Qayum Karzai came to the U.S. in 1969. In 1985, Karzai’s cousin Assad Akbari joined him. While Karzai’s brother, Hamid Karzai, took a different path back in Afghanistan (eventually becoming its president), Qayum furthered his restaurateur career, opening Helmand in Baltimore in 1989, followed by Tapas Teatro, b Bistro and Pen & Quill. His fast casual Afghani restaurant Kebabi opened on the Johns Hopkins Hospital campus last month. Akbari serves as the Helmand’s general manager.
Were your mothers good cooks?
In Afghanistan, every single woman is a good cook. When I was a little kid, I helped my mom all the time. When I came to this country, I said, “You know, I love to cook,” and I ended up in a restaurant cooking Afghan food.
So you might have become a chef even if there hadn’t been an Afghan restaurant for you to work at?
Two things: When most people come to this country, the first thing they do is work in a restaurant. Second, since I was used to cooking Afghan food, it was easy for me.
What makes Afghan food unique?
It is a very healthy food. If I took you to the kitchen, you wouldn’t believe it. Every day we start from scratch. We buy the food the same day and serve it the same night. Qayum has a farm and grows a lot of vegetables the way we do back home. Eggplant, green pepper, red pepper, cucumber and turnips. That makes a big difference.
Are certain flavors or spice blends particular to Afghani food?
It’s not as spicy as Indian; it’s very lightly spiced. We have some dishes with more sweet flavors. We have two different kinds of rice: One is white rice with cumin seeds; the other is brown rice, and we put in small amounts of cardamom, cinnamon, black pepper and cloves. At least seven spices go into that rice.
Some people segregate the sweet and savory spices. There’s folly to that, isn’t there?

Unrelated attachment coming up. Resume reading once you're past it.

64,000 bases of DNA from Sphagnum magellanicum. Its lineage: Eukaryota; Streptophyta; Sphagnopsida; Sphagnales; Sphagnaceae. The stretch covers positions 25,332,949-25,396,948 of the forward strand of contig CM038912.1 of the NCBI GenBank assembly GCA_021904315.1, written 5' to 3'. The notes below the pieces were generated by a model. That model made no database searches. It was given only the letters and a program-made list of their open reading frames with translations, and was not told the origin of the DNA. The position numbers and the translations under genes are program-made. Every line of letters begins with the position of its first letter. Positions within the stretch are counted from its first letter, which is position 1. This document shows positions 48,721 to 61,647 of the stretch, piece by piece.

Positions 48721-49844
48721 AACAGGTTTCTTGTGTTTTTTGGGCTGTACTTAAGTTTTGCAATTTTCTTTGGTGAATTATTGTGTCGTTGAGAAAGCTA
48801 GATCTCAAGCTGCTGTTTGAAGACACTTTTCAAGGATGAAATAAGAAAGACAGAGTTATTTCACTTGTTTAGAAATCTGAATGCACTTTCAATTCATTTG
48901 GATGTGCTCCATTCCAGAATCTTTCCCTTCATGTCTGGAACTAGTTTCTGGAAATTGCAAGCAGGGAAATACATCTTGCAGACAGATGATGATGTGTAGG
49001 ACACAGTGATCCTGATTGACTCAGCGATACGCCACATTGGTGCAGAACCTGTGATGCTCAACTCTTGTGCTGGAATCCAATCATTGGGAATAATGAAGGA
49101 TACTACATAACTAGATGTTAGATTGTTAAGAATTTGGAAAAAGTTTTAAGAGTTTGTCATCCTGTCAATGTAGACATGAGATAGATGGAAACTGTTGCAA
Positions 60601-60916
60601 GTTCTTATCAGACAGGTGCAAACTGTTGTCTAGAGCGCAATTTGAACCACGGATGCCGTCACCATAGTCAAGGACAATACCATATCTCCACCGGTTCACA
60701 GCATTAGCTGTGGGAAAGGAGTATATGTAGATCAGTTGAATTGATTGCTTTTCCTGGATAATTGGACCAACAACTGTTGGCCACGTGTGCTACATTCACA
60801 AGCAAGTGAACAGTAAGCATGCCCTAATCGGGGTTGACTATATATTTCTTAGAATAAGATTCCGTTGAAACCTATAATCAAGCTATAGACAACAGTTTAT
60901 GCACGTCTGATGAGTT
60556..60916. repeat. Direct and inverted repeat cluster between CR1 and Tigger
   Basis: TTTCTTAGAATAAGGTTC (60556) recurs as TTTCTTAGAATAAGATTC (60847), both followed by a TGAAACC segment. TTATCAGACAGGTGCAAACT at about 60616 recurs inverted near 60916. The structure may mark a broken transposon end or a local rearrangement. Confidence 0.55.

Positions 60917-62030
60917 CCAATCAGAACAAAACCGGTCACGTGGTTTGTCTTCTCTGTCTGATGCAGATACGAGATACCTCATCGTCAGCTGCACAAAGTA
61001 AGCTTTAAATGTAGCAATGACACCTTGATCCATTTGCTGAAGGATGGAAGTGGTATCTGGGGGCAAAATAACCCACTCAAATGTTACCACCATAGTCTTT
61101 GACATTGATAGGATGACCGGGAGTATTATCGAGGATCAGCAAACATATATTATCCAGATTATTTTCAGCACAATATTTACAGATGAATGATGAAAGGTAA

A number of dishes we have are a combination of sweet and spicy. We have a lamb cooked with organic dried apricots, fresh tomato and chili pepper. We serve it with white rice and sweet-and-spicy turnips. We can’t make enough of that—zardalu challow. People who have been coming here for years and years, they say it’s an addiction.
What are some other popular dishes?
Another dish, Kabuli, is brown rice with raisins, carrots and lamb. I have a family who comes and I set up a table for them; everyone is having the same dish—it’s family-style. One of the daughters got married; she had her rehearsal dinner here for 45 people. She wanted everyone to taste the dish she grew up with. She started coming here when she was 4 or 5.
And of course there’s the pumpkin.
Yes, that’s sweet pumpkin with yogurt and garlic sauce. It makes a big difference what pumpkin you use. It should be a small baby sugar pumpkin. We get them from Sharp’s Farm [in Howard County]; we buy all their pumpkins. Before the weather gets cold, we get all the pumpkins out of the farm and put them in storage.
How many pumpkins are we talking?
You know those bins with watermelons at Safeway? I use about 40 to 45 bins every year.
The new place, Kebabi, is fast casual for a lunch crowd. Do you think people will also take something home for dinner?
I’d like to have nice cookwares, roasting pots. We can do organic chicken, stewed vegetables in containers for people to take home. They can put it right in the oven and warm it up, then bring back the pot when they’re finished.
Your restaurants all seem successful. What are you doing right?
The restaurant business is very transient. I think for the first 20 years, with the exception of a few people, the core staff of the Helmand stayed. This is the least transient of our restaurants. In restaurant circles, we’re seen as not super-aggressive employers.
Tapas Teatro has been open 15 years, and it’s always packed. I’ve never seen anything like it. Now it has a lot of competition—Pen & Quill. That’s also your place!
Here in Baltimore, people don’t want to wait. When we opened Helmand in Chicago, people would wait.
You’re a model immigrant. You came to the U.S., you created jobs, paid your taxes. What do you think about the recent election in the U.S.?
What happened in Afghanistan turned me off from politics. The best of Afghans couldn’t make it go. I am sad. I’m a little more disappointed. Overall, I think politics isn’t doing too good. Younger people might bring something.